A NASA depiction of the Lunokhod mission. Above: an image of the rover, courtesy of NASA, overlaid onto a panorama of the Moon taken by Lunokhod-2, courtesy of Ruslan Kasmin.

One detail that main be of particular interest to space enthusiasts and experts is the operation of a unique system called Seismas, which was tested for the first time in the world during the mission.

Designed to determine the precise location of the rover at any given time, the system involved transmitting information over lasers from ground-based telescopes, which was received by a photodetector onboard the lunar rover. When the laser was detected, this triggered the emission of a radio signal back to the Earth, which provided the rover’s coordinates.

Other details, while technical, also give some insight into the culture of the mission, such as the careful work to eliminate issues in the long-range radio communication system. One issue, for example, was worked on with such thoroughness that it resulted in one of the devices using more resources than it was allocated, a problem that was outlined in the report.

The document also provides insight into on-Earth technological capabilities of the time. While it is mostly typed, certain mathematical symbols have had to be written in by hand, and the report also features a number of diagrams and graphs that have been painstakingly hand-drawn.

A hand-drawn graph from the report, showing temperature changes during one of the monitoring sessions during the mission

Lunokhod-2 was the second of two unmanned lunar rovers to be landed on the Moon by the Soviet Union within the Lunokhod programme, having been delivered via a soft landing by the unmanned Luna 21 spacecraft in January 1973.

In operation between January and June of that year, the robot covered a distance of 39km, meaning it still holds the lunar distance record to this day.

One of only four rovers to be deployed on the lunar surface, Lunokhod-2 was the last rover to visit the Moon until December 2013, when Chinese lunar rover Yutu made its maiden visit.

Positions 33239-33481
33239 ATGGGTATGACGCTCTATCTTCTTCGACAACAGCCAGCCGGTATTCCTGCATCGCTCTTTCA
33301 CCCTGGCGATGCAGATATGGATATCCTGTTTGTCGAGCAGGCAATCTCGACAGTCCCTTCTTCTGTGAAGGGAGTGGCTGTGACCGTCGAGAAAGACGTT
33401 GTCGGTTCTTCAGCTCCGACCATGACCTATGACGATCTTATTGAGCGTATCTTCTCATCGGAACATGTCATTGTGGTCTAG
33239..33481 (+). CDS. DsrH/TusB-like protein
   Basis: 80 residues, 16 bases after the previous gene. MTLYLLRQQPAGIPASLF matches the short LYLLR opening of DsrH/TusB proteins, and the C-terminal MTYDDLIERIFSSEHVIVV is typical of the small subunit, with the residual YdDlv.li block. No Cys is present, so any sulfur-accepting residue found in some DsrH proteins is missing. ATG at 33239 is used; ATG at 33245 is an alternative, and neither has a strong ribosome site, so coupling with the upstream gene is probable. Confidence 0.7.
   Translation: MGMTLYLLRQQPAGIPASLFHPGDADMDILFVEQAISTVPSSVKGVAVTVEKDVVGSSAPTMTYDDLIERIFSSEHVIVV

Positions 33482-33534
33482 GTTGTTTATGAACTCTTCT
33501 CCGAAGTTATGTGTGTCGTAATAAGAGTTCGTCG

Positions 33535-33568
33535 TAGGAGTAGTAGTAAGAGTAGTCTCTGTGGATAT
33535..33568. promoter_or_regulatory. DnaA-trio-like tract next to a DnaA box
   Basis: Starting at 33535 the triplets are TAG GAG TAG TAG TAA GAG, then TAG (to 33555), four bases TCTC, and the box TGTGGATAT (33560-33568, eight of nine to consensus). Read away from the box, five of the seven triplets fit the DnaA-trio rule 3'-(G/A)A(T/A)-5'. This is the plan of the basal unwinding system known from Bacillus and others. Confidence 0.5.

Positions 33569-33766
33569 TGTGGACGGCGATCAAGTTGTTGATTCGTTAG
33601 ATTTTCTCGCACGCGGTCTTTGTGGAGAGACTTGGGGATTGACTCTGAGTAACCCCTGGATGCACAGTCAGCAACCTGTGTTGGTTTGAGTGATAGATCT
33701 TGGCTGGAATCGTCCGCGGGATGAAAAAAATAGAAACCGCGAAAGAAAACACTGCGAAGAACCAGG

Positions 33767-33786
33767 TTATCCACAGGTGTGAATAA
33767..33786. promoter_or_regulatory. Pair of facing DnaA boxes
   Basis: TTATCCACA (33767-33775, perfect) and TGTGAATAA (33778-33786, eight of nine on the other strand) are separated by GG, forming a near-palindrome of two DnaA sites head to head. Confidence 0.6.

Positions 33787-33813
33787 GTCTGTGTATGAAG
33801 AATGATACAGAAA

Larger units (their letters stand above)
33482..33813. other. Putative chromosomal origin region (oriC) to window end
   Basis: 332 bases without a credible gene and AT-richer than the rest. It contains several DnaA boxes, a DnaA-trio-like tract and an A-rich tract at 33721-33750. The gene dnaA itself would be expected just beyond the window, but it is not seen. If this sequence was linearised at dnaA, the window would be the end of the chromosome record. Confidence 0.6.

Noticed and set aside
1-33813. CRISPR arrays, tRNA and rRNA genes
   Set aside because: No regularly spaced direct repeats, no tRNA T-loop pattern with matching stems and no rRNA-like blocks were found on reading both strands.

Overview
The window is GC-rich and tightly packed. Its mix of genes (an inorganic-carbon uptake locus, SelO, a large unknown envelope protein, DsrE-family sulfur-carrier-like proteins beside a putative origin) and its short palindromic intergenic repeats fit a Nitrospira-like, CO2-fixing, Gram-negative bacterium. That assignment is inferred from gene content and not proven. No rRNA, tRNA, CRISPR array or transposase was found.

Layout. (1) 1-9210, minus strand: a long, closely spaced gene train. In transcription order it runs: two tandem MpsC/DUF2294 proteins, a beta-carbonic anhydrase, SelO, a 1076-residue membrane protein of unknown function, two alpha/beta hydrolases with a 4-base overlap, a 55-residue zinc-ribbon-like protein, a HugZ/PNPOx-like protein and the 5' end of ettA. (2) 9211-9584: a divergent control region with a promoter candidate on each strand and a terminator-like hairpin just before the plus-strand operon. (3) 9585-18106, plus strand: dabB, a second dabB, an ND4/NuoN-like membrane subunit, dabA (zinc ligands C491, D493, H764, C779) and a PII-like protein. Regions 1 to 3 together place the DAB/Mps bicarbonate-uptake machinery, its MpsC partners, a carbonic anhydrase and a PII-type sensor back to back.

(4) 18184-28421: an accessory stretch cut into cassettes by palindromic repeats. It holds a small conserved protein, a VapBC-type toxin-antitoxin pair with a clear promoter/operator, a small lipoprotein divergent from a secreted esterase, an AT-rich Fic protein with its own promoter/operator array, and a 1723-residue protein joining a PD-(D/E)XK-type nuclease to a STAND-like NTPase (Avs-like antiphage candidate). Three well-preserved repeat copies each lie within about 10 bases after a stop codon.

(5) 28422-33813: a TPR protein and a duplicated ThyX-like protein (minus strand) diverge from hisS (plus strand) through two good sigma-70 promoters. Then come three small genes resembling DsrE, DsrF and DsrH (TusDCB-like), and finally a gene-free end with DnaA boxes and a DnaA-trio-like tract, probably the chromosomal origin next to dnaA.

Robot takes first steps towards building artificial lifeforms

A robot equipped with sophisticated AI has successfully simulated the creation of artificial lifeforms, in a key first step towards the eventual goal of creating true artificial life.

The robot, which was developed by scientists at the University of Glasgow, was able to model the creation of artificial lifeforms using unstable oil-in-water droplets. These droplets effectively played the role of living cells, demonstrating the potential of future research to develop living cells based on building blocks that cannot be found in nature.

Significantly, the robot also successfully predicted their properties before they were created, even though this could not be achieved using conventional physical models.

The robot, which was designed by Glasgow University’s Regius Chair of Chemistry, Professor Lee Cronin, is driven by machine learning and the principles of evolution.

It has been developed to autonomously create oil-in-water droplets with a host of different chemical makeups and then use image recognition to assess their behaviour.

Using this information, the robot was able to engineer droplets to have different properties­. Those which were found to be desirable could then be recreated at any time, using a specific digital code.

“This work is exciting as it shows that we are able to use machine learning and a novel robotic platform to understand the system in ways that cannot be done using conventional laboratory methods, including the discovery of ‘swarm’ like group behaviour of the droplets, akin to flocking birds,” said Cronin.

“Achieving lifelike behaviours such as this are important in our mission to make new lifeforms, and these droplets may be considered ‘protocells’ – simplified models of living cells.”

One of the oil droplets created by the robot

The research, which is published today in the journal PNAS, is one of several research projects being undertaken by Cronin and his team within the field of artificial lifeforms.

While the overarching goal is moving towards the creation of lifeforms using new and unprecedented building blocks, the research may also have more immediate potential applications.

The team believes that their work could also have applications in several practical areas, including the development of new methods for drug delivery or even innovative materials with functional properties.